May a Born Male Who Undergoes a Sex Change Operation Legally Marry a Male in a State That Doesn’t Recognize Same-Sex Marriage? The Answer Determines Whether “Widow” or Children Collect Deceased Firefighter’s Death Benefits

Texas Husband, a firefighter, has Children from his first marriage, to Mother.

Husband remarries Wife.

Husband dies fighting a fire.

Husband’s legal beneficiaries can expect to receive death benefits and insurance proceeds in an amount close to $600,000. Wife has already collected $60,000.

The issue: who should Husband’s legal beneficiaries be deemed to be under Texas law?

It turns out that Wife was born a man, and subsequently had a sex change operation.

Texas law does not recognize same sex marriages.

Husband’s mother has filed suit to have Husband’s marriage to Wife annulled as void, as though Husband and Wife had never been legally married. That would leave Children as Husband’s sole heirs.

Husband’s family asserts that Husband only found out about Wife’s sex change operation a few months before his death and, because of it, wanted a divorce from Wife.

Prior to Husband’s death, Mother tried to modify custody of Children to strip Husband of joint custody, to keep Children away from Wife. In those proceedings, both Husband and Wife testified that Husband did not know that Wife was transgender.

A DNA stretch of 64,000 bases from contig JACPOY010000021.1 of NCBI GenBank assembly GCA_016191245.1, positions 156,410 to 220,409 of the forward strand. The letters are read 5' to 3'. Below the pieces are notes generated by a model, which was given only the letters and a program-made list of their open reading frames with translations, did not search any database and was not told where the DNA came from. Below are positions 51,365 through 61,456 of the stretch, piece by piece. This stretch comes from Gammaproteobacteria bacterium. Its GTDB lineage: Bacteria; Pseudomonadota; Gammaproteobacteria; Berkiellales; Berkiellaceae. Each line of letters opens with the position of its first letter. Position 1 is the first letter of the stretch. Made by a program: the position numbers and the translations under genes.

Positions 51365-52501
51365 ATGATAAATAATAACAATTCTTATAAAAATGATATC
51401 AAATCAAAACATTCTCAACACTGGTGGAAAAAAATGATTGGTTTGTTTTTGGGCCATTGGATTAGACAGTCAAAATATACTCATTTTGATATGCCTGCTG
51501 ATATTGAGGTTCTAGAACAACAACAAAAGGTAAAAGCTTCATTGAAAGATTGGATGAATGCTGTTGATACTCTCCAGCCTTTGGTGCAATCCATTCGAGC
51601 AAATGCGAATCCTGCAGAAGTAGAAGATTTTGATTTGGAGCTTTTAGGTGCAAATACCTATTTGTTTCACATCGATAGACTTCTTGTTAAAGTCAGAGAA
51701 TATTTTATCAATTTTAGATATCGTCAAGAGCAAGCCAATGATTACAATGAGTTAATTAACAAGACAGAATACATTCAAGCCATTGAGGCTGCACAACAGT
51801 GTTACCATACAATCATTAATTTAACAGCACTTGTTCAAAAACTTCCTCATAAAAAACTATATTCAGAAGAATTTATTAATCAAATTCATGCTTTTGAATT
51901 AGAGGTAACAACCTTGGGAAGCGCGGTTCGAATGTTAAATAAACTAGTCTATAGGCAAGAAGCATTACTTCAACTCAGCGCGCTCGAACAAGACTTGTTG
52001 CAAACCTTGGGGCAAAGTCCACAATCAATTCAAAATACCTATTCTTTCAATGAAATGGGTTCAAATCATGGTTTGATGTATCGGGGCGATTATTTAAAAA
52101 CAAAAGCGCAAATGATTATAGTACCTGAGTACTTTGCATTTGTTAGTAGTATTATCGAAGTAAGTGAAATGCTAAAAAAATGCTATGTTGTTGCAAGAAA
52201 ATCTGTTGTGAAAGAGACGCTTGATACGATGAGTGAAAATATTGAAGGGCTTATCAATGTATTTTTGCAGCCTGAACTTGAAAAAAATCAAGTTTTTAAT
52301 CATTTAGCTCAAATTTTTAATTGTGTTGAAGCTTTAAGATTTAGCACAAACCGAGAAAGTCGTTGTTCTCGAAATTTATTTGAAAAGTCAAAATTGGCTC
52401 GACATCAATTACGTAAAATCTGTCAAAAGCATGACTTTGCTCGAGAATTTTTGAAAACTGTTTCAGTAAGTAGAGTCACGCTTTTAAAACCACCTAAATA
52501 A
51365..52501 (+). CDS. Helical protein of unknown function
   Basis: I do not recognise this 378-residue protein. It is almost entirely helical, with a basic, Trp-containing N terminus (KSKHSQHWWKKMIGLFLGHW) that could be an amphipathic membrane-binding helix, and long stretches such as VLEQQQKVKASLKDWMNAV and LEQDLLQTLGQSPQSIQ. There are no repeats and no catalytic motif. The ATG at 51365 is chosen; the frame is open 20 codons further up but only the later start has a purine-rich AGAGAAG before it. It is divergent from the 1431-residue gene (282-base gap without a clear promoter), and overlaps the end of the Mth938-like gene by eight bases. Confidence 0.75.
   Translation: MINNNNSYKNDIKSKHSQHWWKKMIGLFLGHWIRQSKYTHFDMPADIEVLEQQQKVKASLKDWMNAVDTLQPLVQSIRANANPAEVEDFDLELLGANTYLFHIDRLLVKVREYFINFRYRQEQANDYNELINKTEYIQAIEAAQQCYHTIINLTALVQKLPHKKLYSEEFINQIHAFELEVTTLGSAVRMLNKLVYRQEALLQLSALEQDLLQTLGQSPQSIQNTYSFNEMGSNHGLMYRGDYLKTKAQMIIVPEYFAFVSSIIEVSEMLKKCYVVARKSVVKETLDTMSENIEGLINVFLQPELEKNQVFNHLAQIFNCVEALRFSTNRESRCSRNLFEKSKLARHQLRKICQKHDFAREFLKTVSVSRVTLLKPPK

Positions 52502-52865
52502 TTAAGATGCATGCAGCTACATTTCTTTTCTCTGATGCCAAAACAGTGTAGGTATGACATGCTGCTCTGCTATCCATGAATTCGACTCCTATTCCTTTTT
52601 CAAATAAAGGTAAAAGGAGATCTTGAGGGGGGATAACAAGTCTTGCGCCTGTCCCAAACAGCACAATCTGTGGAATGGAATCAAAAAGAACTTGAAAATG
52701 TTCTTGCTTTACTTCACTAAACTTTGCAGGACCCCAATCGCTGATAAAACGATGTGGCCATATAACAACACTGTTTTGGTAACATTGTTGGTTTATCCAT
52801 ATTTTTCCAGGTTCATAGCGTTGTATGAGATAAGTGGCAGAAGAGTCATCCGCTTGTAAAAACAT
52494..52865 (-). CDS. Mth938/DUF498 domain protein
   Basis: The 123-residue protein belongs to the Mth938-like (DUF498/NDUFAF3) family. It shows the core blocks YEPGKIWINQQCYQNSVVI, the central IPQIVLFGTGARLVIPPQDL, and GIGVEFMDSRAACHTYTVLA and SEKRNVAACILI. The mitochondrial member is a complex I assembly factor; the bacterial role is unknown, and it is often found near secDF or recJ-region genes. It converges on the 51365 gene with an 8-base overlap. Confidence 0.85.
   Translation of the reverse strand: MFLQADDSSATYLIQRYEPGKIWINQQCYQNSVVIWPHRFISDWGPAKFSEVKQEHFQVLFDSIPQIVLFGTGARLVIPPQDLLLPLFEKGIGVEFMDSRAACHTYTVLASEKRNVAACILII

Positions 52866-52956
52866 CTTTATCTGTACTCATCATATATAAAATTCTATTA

E-mails support Wife’s assertion that Husband knew her genetic history from the get-go, and that they were still together at the time of Husband’s death.

Regardless of when Husband learned that Wife was transgender, Husband hadn’t filed for divorce … or taken steps to disinherit Wife before his death.

But, legally, under Texas law, what is the gender of a born male who undergoes a sex change operation? And can such a person legally marry a male under Texas law?

A Texas trial court has temporarily frozen Husband’s estate’s assets (except for needed support for Children) pending ruling on Husband’s mother’s action for annulment.